Author Guest Post - Carla Buckley

The Things That Keep Us Here

Readers, please join me welcoming Carla Buckley, author of The Things That Keep Us Here who's guest blogging here today!

About the book - Ann Brooks never thought she’d have to answer that question. Then she found her limits tested by a crisis no one could prevent. Now, as her neighborhood descends into panic, she must make tough choices to protect everyone she loves from a threat she cannot even see. In this chillingly urgent novel, Carla Buckley confronts us with the terrifying decisions we are forced to make when ordinary life changes overnight.

A Debut Author’s Guide to Agents

I began writing fifteen years ago, and found an agent ten years ago. My debut novel is about to be released, and I’ve been reflecting on a few things I’ve learned over the years regarding authors and agents.

In order to be published, you have to have an agent.

False, sort of. It depends on your hopes and dreams. If you’re writing category romance or looking at e-publishers, you don’t necessarily need to be agented. But if you want to be published by one of a major New York firms, you’ll need an agent to cut through the slush piles dumped in their inboxes every day. Editors will read manuscripts submitted to them by agents because they’ll know that manuscript has a better chance of being coherent, proofed, and possibly even interesting. As publishing houses continue to merge and become more streamlined, and editors grow crazy busy, this is becoming even truer. Of course, there are exceptions. Sometimes a writer will get the magic ticket to NYC without an agent, but then there’s the back-end of the situation. An agent not only helps sell your manuscript, he or she represents you during the publishing process. They are your best business ally, and believe me, you’ll want their expertise. Want to be re-released in paperback, hate your cover, write something that’s different from what you’re currently writing, wonder where that royalty payment is? That’s when an agent steps in to negotiate on your behalf. The publishing world is complicated, with lots of loopholes and pitfalls. You as the author can’t possibly be expected to navigate them successfully. It’s hard enough just writing a book.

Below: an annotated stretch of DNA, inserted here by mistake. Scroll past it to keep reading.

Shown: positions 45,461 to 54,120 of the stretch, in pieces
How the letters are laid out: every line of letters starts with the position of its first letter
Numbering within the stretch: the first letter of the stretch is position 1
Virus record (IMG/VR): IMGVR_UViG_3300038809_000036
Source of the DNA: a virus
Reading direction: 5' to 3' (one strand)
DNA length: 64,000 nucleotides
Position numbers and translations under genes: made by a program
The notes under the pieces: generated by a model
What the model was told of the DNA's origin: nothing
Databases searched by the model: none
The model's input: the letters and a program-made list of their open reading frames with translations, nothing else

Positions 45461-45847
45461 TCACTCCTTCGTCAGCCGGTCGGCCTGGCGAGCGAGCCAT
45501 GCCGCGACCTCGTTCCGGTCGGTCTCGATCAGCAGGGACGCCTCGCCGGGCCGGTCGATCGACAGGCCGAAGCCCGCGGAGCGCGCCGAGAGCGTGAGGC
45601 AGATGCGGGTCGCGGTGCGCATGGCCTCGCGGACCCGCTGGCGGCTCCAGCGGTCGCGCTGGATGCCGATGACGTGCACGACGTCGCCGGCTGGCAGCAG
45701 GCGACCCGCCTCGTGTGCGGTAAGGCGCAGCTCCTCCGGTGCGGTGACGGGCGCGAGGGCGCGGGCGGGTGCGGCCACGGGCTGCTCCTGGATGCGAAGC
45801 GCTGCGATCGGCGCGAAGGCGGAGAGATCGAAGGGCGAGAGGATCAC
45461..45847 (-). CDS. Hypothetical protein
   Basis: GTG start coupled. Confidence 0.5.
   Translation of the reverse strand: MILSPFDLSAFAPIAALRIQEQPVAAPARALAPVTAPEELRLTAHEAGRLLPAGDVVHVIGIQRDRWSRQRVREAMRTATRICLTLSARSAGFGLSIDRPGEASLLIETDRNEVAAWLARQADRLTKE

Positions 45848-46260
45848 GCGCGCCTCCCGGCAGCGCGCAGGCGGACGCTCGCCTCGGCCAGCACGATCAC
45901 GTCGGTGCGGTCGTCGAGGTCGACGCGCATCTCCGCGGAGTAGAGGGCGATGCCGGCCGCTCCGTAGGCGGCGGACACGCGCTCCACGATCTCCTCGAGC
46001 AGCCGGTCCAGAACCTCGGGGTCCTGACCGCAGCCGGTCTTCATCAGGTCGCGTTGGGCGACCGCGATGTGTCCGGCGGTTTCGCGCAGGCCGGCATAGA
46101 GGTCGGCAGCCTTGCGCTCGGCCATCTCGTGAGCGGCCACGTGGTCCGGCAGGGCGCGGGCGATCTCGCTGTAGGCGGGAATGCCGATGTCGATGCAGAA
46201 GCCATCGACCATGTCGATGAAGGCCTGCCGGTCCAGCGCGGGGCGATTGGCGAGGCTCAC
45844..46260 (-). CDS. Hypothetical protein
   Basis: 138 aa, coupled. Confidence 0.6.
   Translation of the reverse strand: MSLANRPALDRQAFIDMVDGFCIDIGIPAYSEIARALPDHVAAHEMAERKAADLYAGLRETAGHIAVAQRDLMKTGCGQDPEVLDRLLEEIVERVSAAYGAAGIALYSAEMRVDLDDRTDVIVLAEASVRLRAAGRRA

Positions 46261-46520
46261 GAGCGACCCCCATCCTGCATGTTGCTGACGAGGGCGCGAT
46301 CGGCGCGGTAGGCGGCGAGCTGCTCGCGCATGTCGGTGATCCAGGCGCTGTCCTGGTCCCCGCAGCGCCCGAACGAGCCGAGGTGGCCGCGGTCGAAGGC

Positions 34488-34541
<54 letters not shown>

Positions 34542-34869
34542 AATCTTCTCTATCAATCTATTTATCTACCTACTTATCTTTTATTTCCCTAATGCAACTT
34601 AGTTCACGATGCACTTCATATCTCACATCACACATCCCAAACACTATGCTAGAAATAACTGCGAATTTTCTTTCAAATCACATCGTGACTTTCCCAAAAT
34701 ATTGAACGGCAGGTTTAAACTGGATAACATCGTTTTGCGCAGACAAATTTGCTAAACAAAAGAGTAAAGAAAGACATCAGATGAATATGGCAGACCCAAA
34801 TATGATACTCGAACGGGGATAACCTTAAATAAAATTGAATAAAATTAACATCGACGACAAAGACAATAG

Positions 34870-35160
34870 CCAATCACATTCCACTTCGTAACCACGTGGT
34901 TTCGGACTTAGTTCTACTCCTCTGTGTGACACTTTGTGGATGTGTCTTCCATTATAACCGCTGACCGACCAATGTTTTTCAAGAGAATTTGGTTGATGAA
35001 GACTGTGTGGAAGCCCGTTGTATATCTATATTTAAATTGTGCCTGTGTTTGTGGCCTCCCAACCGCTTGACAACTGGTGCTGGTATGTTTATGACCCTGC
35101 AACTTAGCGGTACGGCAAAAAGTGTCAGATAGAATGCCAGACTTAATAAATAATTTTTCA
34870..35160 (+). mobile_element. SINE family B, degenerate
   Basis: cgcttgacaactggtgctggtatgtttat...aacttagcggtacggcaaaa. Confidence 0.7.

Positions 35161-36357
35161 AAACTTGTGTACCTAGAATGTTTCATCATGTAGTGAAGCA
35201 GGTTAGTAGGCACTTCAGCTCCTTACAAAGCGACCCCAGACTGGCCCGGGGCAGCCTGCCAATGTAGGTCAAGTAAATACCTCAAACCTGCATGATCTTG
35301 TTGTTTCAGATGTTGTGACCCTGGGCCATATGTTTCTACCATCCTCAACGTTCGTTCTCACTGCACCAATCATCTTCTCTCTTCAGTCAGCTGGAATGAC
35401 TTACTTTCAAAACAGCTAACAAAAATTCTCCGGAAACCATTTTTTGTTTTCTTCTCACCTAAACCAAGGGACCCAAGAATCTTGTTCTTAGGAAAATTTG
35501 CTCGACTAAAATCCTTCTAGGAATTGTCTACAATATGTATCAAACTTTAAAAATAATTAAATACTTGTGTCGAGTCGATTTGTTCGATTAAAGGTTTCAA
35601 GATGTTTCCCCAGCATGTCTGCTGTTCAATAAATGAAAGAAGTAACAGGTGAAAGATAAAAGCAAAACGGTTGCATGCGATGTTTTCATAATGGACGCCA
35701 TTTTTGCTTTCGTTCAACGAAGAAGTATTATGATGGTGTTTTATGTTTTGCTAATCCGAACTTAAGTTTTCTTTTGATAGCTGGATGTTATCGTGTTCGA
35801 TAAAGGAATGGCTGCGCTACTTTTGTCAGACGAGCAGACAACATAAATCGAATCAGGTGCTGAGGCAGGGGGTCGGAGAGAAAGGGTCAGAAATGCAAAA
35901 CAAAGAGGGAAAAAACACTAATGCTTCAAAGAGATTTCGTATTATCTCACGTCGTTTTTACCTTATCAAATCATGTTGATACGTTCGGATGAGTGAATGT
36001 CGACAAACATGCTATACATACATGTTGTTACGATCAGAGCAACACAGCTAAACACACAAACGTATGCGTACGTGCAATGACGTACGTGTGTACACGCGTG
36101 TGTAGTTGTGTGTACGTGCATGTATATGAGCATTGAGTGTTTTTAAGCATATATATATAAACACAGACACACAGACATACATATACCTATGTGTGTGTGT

Any time your agent calls, it’s with news.

True. The first time an agent phones you, you can count on it being with an offer for representation. The second time he or she phones (also known as The Call), will be with an offer from a publisher. Things usually disintegrate after that point. Depending upon how hands-on your agent is, future phone calls will be about your latest manuscript, foreign rights deals, film sales, or gossip about what so-and-so wore at the awards banquet.

The first few times your agent calls, it will be when you least expect it.